Centre for Earth Observation Science



Doctor of Philosophy (Ph.D.) Thesis




On the estimation of physical roughness of a marginal sea ice zone using remote sensing




The surface roughness of both open water and sea ice cover of the marginal ice zone (MIZ) in the Arctic Ocean change as a function of space and time. The MIZ roughness controls many aspects of mass, gas, and energy fluxes across the ocean-sea ice-atmosphere (OSA) interface, all of which are currently being impacted by a changing climate. The rapid reduction of sea ice in the Arctic in the past few decades has resulted in a MIZ consisting of variable sea ice roughness that necessitates improved methods for observations using ice-based, shipborne, airborne, and spaceborne platforms. This thesis is an attempt to provide insight into improved techniques for the detection and classification of various MIZ roughnesses in the southern Beaufort Sea using state-of-the-art in situ and satellite-based microwave remote sensing methods. The analyses of variances of the physical roughness, microwave backscatter and passive microwave emission of the MIZ produce statistically significant, separable classes in the MIZ through a range of spatial and temporal scales.  Polarimetric parameters (coherences and ratios) at C-band (5.5 GHz) have shown potential in discriminating sea ice roughness. A proposed two-dimensional backscattering model of surface roughness by incorporating deviation in the orientation (i.e. the ice slopes) in azimuth and range direction further shows the dependence of circular coherence, a discriminator of roughness, on both the surface roughness and sea ice dielectric properties.

Microwave emission at 37 and 89 GHz and C-band backscatter are shown to be sensitive to the ocean surface wave roughness as defined by the significant wave height, when compared to wind speed. The brightness temperature is significantly correlated with wave height, with the strongest correlations for the horizontal polarization channel at both 37 and 89 GHz. Analysis of AMSR-E brightness temperature at 89 GHz and root-mean-square height (spring to melt onset) shows a significant correlation between the two over spatial scales of 1−4 km. The brightness temperature at horizontal polarization of 89 GHz is also shown to decrease with increasing physical roughness, and is attributed to dominant contributions from a rapidly varying dielectric constant for snow-covered sea ice during the melt season. The results from this analysis suggest that an adequate evaluation of sea ice roughness at sub-pixel scales (< 5.4 km of AMSR-E) requires an improved sea ice roughness model that considers mediating factors (e.g., snow−ice interface water content, air temperature) that affect the dielectric properties and physical roughness of sea ice at high spatial and temporal scales. A combined examination of physical roughness, active polarimetry and passive microwave emission of MIZ at compatible spatial and temporal scales has led to improved understanding of the behavior of the Arctic MIZ.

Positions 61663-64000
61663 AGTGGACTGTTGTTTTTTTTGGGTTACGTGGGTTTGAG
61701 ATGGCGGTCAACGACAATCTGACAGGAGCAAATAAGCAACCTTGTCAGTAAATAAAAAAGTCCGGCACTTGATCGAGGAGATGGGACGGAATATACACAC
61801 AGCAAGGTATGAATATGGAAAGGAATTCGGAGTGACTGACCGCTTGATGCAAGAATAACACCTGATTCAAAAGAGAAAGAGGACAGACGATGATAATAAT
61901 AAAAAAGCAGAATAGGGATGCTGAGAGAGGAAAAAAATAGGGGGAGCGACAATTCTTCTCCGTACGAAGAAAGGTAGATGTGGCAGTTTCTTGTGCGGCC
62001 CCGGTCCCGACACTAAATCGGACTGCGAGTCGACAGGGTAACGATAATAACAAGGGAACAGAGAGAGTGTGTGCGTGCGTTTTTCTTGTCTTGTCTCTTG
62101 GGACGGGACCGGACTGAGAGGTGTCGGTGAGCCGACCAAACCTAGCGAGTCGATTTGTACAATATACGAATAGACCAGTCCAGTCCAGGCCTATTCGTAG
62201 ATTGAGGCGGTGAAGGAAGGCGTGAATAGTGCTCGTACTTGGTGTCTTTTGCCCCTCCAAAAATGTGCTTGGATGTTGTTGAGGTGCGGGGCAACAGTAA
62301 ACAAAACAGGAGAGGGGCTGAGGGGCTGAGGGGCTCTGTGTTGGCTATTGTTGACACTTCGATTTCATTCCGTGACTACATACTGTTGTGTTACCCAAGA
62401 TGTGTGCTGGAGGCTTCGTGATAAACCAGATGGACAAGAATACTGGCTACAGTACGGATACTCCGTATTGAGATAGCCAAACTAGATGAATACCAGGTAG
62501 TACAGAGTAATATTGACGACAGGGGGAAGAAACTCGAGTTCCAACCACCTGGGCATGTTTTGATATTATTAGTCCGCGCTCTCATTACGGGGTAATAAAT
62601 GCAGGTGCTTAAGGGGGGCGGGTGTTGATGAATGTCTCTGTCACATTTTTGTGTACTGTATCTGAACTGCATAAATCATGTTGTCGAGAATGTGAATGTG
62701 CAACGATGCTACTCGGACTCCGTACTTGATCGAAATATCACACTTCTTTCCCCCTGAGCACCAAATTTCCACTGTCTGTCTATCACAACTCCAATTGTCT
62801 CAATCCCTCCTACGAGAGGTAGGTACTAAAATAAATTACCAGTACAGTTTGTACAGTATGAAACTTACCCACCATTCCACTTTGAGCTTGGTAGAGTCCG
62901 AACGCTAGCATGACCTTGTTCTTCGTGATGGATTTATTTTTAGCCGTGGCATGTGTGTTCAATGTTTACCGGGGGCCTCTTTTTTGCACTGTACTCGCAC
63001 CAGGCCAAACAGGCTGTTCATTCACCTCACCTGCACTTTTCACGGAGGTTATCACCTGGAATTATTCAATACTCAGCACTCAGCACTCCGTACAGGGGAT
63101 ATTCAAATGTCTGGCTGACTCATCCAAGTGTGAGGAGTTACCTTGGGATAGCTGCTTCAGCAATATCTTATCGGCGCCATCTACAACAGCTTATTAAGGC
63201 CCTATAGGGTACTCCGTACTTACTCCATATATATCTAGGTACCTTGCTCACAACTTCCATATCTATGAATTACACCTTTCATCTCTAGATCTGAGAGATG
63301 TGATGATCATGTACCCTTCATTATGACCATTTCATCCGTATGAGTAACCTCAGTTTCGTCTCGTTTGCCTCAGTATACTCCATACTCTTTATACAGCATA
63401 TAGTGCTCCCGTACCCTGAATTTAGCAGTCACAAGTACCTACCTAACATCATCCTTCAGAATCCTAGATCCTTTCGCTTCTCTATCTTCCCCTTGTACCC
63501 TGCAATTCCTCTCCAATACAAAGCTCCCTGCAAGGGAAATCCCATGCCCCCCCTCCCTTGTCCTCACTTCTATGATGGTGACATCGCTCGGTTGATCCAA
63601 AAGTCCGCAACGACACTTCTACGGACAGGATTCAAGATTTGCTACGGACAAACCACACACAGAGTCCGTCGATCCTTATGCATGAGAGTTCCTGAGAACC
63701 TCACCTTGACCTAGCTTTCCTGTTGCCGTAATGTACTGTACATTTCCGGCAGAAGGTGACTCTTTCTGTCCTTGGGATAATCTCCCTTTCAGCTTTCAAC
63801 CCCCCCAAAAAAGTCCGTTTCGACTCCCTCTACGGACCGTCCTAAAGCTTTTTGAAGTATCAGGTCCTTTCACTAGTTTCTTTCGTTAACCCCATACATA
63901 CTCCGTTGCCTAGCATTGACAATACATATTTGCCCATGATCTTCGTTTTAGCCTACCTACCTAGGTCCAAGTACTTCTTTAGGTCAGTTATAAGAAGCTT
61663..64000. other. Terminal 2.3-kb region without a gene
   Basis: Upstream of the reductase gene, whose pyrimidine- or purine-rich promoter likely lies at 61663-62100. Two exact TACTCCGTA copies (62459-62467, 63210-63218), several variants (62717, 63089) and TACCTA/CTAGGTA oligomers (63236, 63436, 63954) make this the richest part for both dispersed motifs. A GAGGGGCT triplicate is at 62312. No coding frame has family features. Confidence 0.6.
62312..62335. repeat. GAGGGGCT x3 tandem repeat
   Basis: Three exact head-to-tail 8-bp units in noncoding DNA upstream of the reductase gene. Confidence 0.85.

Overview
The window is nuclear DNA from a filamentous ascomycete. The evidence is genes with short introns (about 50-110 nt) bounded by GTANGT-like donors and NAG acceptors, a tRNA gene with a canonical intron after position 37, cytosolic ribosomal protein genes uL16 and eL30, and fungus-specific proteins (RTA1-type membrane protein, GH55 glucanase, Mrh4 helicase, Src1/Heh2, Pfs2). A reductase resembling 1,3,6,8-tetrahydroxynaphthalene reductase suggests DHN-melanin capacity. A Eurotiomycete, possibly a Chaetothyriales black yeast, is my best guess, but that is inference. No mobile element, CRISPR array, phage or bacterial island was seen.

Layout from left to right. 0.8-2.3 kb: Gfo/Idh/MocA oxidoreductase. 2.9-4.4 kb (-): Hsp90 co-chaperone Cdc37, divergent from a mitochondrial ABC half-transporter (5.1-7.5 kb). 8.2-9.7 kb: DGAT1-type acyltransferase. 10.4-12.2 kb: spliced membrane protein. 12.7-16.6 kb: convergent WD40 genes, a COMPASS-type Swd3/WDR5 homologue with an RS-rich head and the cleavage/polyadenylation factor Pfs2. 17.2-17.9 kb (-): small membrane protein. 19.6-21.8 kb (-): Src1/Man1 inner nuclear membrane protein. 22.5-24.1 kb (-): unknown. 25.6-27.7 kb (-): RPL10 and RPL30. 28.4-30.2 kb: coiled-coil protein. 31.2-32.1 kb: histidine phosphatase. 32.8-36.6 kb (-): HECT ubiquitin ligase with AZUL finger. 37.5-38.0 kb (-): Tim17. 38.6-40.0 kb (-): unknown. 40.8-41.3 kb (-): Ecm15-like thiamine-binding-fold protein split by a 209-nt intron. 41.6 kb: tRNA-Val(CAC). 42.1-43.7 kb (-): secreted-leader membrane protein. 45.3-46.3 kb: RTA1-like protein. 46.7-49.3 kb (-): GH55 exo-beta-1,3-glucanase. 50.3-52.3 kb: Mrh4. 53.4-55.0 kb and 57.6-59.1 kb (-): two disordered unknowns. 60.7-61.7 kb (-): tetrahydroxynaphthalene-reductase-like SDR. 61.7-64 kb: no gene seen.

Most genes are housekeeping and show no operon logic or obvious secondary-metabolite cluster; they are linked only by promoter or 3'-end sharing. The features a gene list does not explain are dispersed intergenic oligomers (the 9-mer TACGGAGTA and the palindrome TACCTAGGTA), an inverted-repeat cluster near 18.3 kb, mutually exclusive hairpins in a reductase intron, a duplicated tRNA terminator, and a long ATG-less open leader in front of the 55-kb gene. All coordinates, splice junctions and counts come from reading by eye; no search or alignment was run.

Dr. D. G. Barber

Professor, Department of Environment and Geography, University of Manitoba, Winnipeg, Canada


Copyright 2014 ©Mukesh Gupta